I have a table named events in my Postgresql 9.5 database. And this table has about 6 million records.

I am runnig a select count(event_id) from events query. But this query takes 40seconds. This is very long time for a database. My event_id field of table is primary key and indexed. Why this takes very long time? (Server is ubuntu vm on vmware has 4cpu)


"Aggregate  (cost=826305.19..826305.20 rows=1 width=0) (actual time=24739.306..24739.306 rows=1 loops=1)"
"  Buffers: shared hit=13 read=757739 dirtied=53 written=48"
"  ->  Seq Scan on event_source  (cost=0.00..812594.55 rows=5484255 width=0) (actual time=0.014..24087.050 rows=6320689 loops=1)"
"        Buffers: shared hit=13 read=757739 dirtied=53 written=48"
"Planning time: 0.369 ms"
"Execution time: 24739.364 ms"
  • Edited post explain. – barteloma Mar 6 '19 at 11:43
  • 757739 blocks for just 6 million rows seems quite a lot. That's roughly 8 rows per block. How many columns does the table have? Or does it have several long text columns (with less than 2k in them). Could also be table bloat. Does this change if you cleanup the table using vacuum full events;? – a_horse_with_no_name Mar 6 '19 at 11:57
  • There are 7 columns in the table. But one column has text type and so long json data. – barteloma Mar 6 '19 at 12:18

There are multiple factors playing a big role in the decision for PostgreSQL how to execute the count(), but first of all, the column you use inside the count function does not matter. In fact, if you don't need DISTINCT count, stick with count(*).

You can try the following to force an index-only scan:

SELECT count(*) FROM (SELECT event_id FROM events) t;

...if that still results in a sequential scan, than most likely the index is not much smaller than the table itself. To still see how an index-only scan would perform, you can enforce it with:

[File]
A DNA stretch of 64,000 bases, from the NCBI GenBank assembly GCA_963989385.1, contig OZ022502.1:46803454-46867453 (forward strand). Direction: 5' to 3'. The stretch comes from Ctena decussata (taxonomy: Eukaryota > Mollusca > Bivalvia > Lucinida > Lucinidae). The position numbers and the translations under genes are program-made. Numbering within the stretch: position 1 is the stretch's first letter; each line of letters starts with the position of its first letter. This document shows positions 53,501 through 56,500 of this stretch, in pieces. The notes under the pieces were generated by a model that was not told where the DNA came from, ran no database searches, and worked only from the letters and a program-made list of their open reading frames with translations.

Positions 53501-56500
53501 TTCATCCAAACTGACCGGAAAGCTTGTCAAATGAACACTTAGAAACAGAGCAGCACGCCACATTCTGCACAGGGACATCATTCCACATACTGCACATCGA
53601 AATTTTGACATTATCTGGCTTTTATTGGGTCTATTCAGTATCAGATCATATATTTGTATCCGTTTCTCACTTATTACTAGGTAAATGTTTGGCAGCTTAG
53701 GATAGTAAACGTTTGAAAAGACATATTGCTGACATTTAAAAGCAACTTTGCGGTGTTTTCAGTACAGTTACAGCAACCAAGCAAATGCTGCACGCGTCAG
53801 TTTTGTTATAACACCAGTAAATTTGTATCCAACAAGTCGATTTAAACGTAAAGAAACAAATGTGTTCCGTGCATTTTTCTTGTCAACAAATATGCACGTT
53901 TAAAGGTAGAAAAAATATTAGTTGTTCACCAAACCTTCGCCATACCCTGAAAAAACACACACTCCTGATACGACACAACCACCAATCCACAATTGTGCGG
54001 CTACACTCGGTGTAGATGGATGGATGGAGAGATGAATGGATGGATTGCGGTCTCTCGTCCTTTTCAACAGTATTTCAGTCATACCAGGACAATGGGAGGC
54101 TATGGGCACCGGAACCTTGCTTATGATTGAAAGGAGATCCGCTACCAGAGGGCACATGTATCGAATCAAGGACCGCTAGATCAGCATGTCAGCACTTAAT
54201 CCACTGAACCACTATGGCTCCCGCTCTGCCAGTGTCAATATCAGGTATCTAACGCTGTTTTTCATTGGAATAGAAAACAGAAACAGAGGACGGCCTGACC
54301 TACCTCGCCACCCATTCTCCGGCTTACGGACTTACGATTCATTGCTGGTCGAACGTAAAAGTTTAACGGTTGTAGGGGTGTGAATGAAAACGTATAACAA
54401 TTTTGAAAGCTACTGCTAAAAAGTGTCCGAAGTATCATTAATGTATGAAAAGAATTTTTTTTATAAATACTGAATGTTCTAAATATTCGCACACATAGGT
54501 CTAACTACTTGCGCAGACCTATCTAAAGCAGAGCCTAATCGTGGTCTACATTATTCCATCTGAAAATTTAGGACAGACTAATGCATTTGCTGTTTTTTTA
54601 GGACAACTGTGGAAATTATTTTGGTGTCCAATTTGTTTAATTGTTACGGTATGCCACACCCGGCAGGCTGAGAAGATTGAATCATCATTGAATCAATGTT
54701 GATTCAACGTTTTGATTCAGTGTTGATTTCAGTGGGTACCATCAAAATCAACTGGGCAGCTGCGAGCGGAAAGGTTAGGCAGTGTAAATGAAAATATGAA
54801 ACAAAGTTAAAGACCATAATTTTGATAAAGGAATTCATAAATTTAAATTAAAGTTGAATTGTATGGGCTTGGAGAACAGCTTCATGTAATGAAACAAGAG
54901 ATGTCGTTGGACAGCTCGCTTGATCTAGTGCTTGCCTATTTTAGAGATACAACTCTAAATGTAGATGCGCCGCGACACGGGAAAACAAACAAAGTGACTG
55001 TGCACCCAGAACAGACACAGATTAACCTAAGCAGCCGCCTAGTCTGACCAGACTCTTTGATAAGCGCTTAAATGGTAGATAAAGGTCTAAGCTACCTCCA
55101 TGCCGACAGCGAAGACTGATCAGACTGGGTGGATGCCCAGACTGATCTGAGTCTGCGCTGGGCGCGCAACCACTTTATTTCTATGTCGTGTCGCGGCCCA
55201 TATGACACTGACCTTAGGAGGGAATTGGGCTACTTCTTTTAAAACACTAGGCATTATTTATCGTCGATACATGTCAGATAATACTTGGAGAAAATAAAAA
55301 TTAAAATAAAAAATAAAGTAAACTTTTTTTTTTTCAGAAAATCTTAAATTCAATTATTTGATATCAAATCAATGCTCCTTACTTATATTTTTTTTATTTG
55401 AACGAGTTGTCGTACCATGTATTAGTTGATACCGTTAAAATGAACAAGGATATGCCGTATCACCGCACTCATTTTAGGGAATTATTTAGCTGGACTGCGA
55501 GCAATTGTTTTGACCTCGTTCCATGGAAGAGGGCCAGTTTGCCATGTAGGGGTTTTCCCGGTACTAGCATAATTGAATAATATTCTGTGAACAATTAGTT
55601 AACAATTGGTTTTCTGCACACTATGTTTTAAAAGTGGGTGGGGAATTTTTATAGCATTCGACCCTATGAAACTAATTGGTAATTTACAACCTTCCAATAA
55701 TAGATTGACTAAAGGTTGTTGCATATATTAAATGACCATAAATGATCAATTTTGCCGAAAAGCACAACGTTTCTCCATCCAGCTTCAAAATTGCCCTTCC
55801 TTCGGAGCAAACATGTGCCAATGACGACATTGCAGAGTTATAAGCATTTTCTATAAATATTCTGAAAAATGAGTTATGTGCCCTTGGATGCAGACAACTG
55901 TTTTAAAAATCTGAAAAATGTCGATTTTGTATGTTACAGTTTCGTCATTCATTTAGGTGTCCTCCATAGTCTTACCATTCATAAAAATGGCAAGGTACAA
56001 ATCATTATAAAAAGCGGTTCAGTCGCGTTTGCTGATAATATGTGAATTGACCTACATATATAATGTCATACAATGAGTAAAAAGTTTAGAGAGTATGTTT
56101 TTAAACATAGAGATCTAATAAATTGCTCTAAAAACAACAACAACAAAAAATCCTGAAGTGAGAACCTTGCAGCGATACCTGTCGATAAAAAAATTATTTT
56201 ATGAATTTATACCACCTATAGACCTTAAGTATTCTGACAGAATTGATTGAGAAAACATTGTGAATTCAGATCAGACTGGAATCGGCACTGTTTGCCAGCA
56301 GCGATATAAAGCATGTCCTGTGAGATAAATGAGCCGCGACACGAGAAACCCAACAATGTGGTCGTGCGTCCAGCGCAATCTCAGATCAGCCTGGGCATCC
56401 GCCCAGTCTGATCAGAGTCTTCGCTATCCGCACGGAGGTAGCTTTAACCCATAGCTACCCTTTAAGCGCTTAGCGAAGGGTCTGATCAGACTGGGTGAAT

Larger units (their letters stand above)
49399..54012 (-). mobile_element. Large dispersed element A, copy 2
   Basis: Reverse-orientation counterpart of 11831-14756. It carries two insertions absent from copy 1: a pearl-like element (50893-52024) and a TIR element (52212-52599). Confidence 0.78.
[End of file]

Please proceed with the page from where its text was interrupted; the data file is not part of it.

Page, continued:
SELECT count(*) FROM (SELECT event_id FROM events ORDER BY 1) t;

IF that is not much faster, you should also consider an upgrade of the PostgreSQL to at least version 9.6, which introduces parallel sequential scans to speed up these things.

In addition, you can achieve dramatic speedups choosing from a variety of techniques to provide counts which largely depend on your use-case and your requirements:

Last but not least, please always provide the output of an extended explain as @a_horse_with_no_name already recommended, e.g.:

EXPLAIN (ANALYZE, BUFFERS) SELECT count(event_id) FROM events;
| improve this answer | |

I know that this is an old question and the existing answer covers the vast majority of info around this, but I just ran into a situation where a table of 1.3 million rows was taking about 35 seconds to perform a simple SELECT COUNT(*). None of the other solutions helped. The issue ended up being that the table was just bloated and hadn't been vacuumed, so Postgres couldn't figure out the most optimal way to query the data. After I ran this, the query time dropped down to about 25ms!


Hope this helps someone else!

| improve this answer | |

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